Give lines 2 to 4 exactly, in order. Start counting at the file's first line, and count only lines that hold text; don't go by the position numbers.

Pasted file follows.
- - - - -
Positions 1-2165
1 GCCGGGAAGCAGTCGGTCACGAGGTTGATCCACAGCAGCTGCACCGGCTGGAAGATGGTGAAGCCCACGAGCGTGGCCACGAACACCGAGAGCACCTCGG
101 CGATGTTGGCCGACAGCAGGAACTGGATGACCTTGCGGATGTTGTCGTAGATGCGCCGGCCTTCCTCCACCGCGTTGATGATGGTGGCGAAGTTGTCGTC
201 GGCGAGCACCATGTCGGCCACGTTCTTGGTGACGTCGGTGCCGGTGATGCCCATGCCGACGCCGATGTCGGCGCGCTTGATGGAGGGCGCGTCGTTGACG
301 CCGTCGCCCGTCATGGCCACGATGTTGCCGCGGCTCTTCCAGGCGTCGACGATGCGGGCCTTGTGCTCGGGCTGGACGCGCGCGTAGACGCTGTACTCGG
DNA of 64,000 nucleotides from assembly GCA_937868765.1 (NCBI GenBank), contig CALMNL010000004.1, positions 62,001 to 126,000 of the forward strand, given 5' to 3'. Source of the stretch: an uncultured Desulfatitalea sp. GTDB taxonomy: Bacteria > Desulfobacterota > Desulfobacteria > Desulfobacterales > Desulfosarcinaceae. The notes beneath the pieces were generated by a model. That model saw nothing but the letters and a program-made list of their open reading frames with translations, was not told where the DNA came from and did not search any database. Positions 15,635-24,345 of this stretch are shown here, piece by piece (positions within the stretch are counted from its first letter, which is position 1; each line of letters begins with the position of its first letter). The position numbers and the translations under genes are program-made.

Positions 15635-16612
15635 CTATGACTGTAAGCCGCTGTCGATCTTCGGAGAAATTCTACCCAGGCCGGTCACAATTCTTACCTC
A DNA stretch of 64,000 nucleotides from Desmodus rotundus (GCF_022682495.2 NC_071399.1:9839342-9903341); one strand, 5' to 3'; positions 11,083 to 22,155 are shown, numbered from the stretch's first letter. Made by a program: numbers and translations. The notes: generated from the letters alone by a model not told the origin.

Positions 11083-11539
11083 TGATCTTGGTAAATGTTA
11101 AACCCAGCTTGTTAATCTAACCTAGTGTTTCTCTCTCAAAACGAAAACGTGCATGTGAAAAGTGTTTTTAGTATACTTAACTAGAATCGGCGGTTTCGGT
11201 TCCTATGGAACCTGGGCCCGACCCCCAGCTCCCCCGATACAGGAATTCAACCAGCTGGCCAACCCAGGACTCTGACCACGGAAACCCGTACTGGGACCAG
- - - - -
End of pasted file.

1 GCCGGGAAGCAGTCGGTCACGAGGTTGATCCACAGCAGCTGCACCGGCTGGAAGATGGTGAAGCCCACGAGCGTGGCCACGAACACCGAGAGCACCTCGG
101 CGATGTTGGCCGACAGCAGGAACTGGATGACCTTGCGGATGTTGTCGTAGATGCGCCGGCCTTCCTCCACCGCGTTGATGATGGTGGCGAAGTTGTCGTC
201 GGCGAGCACCATGTCGGCCACGTTCTTGGTGACGTCGGTGCCGGTGATGCCCATGCCGACGCCGATGTCGGCGCGCTTGATGGAGGGCGCGTCGTTGACG